Black mold and mold cleanup are among the most difficult maintenance issues that commercial owners face in North San Bernardino City, Ca. Microscopic yet aggressive, these diminutive agents of decay are capable of causing rapid structural damage and can be difficult to detect. Maintaining a low-humidity interior to prevent moisture problems and taking immediate action to inhibit fungal growth after a flooding event are essential for avoiding potentially devastating restoration or remodeling steps.
Why Is Mold Such a Serious Structural Problem?
High indoor humidity is the most common causes of black mold growth. When moisture levels meet low-airflow interiors, most porous building materials become an easy target of infestation, including drywall, insulation, hardwood flooring and of course carpeting.
While many commercial buildings created after the 1970s have been designed to accommodate high-humidity environments, prevention and maintenance remain key. Common signs that your building may be at high risk for black mold growth include:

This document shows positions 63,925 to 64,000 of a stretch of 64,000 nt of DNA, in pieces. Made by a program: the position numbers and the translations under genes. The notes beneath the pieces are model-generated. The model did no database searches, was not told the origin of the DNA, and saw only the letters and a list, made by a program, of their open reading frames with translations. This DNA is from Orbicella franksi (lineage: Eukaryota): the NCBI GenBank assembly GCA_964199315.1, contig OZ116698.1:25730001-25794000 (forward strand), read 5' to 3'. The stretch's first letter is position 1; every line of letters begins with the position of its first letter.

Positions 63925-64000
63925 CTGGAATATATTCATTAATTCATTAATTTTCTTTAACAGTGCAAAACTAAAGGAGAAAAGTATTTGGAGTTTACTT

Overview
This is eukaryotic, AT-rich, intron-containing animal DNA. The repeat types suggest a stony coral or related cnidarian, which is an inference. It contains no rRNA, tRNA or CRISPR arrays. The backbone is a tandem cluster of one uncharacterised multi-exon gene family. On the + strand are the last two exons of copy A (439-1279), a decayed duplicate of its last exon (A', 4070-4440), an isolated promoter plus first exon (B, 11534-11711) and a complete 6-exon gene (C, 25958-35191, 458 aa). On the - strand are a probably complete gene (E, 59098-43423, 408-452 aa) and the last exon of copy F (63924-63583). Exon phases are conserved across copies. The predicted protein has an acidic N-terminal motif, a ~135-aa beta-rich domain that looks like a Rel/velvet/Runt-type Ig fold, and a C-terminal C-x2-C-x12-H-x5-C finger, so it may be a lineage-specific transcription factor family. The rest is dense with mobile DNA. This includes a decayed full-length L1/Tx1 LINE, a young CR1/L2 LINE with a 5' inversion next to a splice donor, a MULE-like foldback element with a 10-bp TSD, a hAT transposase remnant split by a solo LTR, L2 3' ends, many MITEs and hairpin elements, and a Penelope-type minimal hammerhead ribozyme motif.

• Roofs, soffits or other exterior portions of the building material that consistently leak • Poorly maintained fire sprinkling systems that drip • Indoor humidity levels that are consistently over 60 percent • Standing water or frequent indoor condensation • Lack of thorough ventilation • Poorly maintained HVAC equipment • Distinctive, musty odor
How Do You Remediate Indoor Mold?
While severe black mold gowth can be easily detected visually, in many cases fungal infestations do their worst damage behind the scenes, ruining insulation and rotting walls from the inside out. Even a relatively minor moisture problem can provide the perfect conditions for rapid growth.
For these reasons it is essential that business owners and property managers contact an experienced SERVPRO franchise to quickly diagnose and address issues. Your local remediation specialist will provide a preliminary visual inspection, perform an air quality check, and take laboratory samples to determine the concentration and type of mold present. Depending on the severity of damage, ventilation, deodorizing and sanitizing procedures may be needed to rehabilitate indoor spaces.